If you get a positive response from these questions, you can ask about full legalization like what’s been done in Colorado and Washington. Based on the representative’s answers to the first two questions, you’ll know if this one is worth asking.
Step 3 (letter writing option) – Write Your Representative
Writing a letter is also very effective. It should be in your own words so it doesn’t look like we’re overwhelming them with a form letter. Don’t worry too much about punctuation and grammar. Just ask these some basic questions in the letter, include facts about the plant’s safety and efficacy. Conclude that you would really appreciate their time and a response on this issue.
The letter supporting medical cannabis might read something like this…
Dear Rep. xxxxxxx
Thank you for your time reading this letter and your service to our community. I would like to know how you stand on marijuana and industrial hemp. Specifically, do you believe doctors should be allowed to prescribe marijuana to qualifying patients?
Did you know that already 23 states already offer similar patients protections? Additionally Washington DC recently made it completely legal to grow and possess marijuana. Moreover, in December Congress and the President signed off on language barring the Justice Department from interfering in the implementation of statewide medical marijuana programs.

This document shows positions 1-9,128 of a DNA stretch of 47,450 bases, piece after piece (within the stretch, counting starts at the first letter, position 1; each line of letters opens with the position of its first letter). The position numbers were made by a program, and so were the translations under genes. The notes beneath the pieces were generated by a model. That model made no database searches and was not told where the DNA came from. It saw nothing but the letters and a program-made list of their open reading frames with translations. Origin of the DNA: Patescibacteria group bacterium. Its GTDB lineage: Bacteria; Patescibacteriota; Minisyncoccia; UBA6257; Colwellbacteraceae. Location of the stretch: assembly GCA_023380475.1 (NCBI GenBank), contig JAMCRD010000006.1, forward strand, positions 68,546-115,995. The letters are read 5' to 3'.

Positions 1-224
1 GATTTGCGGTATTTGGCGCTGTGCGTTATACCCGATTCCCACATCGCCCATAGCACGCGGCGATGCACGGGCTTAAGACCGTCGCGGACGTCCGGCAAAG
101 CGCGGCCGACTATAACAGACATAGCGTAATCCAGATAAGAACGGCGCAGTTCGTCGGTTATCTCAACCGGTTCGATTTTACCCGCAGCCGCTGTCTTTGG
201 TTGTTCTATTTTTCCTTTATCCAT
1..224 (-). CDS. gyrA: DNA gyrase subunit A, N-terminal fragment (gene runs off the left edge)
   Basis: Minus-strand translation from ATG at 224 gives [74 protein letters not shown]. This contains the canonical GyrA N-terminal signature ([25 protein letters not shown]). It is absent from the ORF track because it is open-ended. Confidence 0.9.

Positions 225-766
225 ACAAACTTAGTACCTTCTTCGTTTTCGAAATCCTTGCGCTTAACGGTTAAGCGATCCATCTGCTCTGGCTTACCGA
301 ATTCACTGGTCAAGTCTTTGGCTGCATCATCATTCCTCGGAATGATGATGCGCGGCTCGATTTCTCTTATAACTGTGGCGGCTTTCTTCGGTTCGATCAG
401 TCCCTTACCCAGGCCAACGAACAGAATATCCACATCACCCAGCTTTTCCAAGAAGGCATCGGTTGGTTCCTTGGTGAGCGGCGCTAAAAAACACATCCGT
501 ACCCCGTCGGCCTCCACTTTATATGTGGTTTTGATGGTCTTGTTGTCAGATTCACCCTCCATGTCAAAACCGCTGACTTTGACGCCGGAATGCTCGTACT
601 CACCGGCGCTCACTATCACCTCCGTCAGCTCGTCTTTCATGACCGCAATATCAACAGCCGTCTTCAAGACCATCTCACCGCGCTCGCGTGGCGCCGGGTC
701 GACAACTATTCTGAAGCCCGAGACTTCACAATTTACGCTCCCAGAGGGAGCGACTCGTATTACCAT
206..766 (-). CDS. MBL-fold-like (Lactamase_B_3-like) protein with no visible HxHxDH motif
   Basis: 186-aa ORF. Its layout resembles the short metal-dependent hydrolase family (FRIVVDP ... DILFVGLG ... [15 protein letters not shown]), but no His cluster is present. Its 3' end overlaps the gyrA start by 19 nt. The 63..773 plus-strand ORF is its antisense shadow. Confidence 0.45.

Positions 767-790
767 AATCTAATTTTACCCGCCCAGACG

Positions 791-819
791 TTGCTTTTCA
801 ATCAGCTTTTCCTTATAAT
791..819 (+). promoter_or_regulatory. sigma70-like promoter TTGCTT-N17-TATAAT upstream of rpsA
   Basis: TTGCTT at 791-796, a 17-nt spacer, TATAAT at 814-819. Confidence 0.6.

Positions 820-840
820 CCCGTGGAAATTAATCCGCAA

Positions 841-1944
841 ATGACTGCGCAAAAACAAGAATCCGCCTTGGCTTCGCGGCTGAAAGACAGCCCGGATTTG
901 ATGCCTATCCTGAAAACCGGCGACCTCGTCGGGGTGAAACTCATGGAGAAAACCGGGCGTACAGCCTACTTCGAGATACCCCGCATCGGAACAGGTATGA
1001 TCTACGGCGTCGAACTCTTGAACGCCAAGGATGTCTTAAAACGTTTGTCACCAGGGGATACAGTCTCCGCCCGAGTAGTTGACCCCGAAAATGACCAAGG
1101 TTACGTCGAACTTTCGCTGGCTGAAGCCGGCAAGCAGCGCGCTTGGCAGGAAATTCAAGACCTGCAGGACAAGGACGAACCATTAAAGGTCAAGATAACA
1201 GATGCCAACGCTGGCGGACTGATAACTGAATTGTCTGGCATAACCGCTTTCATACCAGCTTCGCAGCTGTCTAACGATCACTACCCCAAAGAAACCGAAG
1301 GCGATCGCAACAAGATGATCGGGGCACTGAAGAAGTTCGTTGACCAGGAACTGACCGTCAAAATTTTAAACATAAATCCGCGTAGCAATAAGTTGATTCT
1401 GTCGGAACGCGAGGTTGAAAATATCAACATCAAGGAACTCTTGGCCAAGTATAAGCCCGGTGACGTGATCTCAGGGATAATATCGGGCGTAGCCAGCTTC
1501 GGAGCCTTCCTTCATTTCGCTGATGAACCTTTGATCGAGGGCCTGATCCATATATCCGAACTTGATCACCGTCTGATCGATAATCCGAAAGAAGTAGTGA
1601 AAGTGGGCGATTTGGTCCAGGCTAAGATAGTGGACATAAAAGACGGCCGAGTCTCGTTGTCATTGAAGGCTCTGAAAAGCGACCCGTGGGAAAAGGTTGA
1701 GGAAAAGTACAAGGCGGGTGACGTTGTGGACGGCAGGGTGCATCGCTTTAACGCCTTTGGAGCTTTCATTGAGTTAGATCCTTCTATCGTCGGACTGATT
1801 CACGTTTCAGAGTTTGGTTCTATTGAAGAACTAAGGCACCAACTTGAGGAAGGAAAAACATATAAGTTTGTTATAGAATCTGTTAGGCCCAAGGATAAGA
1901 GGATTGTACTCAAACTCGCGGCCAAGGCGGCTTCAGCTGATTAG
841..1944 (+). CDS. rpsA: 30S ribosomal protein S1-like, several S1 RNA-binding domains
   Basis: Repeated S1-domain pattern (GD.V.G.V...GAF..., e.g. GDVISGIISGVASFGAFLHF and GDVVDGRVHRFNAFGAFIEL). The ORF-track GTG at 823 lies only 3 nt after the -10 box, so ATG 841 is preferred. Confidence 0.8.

Clinical trials acknowledge that marijuana possesses therapeutic efficacy. A recent review of several of these clinical trials assessing cannabis, published in The Open Neurology Journal concludes, “Based on evidence currently available the Schedule I classification (for cannabis) is not tenable; it is not accurate that cannabis has no medical value, or that information on safety is lacking.”
According to 2015 statewide polling, nearly 7 out of 10 residents favor allowing physicians to authorize cannabis therapy. In addition, existing law proposing for the allowance of cannabidiol (but providing no in-state supply source) for only an extremely limited number of patients has proven to be unworkable. Patients deserve the option to legally access a botanical product that is objectively safer than the litany of pharmaceutical drugs it could replace.
Please support HB 78 – North Carolina’s Medical Cannabis Act.
Your letter might conclude with some facts about how marijuana is non-toxic and no one has ever died from chronic use or acute overdose (compared to alcohol which kills 40,000 people every year according to the Center for Disease Control). Another nice factoid is that marijuana is less addictive than tobacco, alcohol and caffeine. You might also point out that the National Cancer Institute (cancer.gov) recognizes that marijuana has cancer cell killing properties.
Put the article in your own words. Stick to the facts and be respectful. The rest will come in time.
Step 4 – Tell NC NORML when you receive a response
Let us know how the representative responded. If you received a letter, it would be excellent if you could scan it and email it to us. This type of official record is great to keep on file. If you made a phone call or wrote a letter, email NC NORML a summary of the answers to the questions you asked.
Our email address is firstname.lastname@example.org
If you do not agree with the prohibition of cannabis and current laws, we ask that you do your part to change them.
The difference between what we do and what we are capable of doing would suffice to solve most of the world’s problems. ~Mahatma Gandhi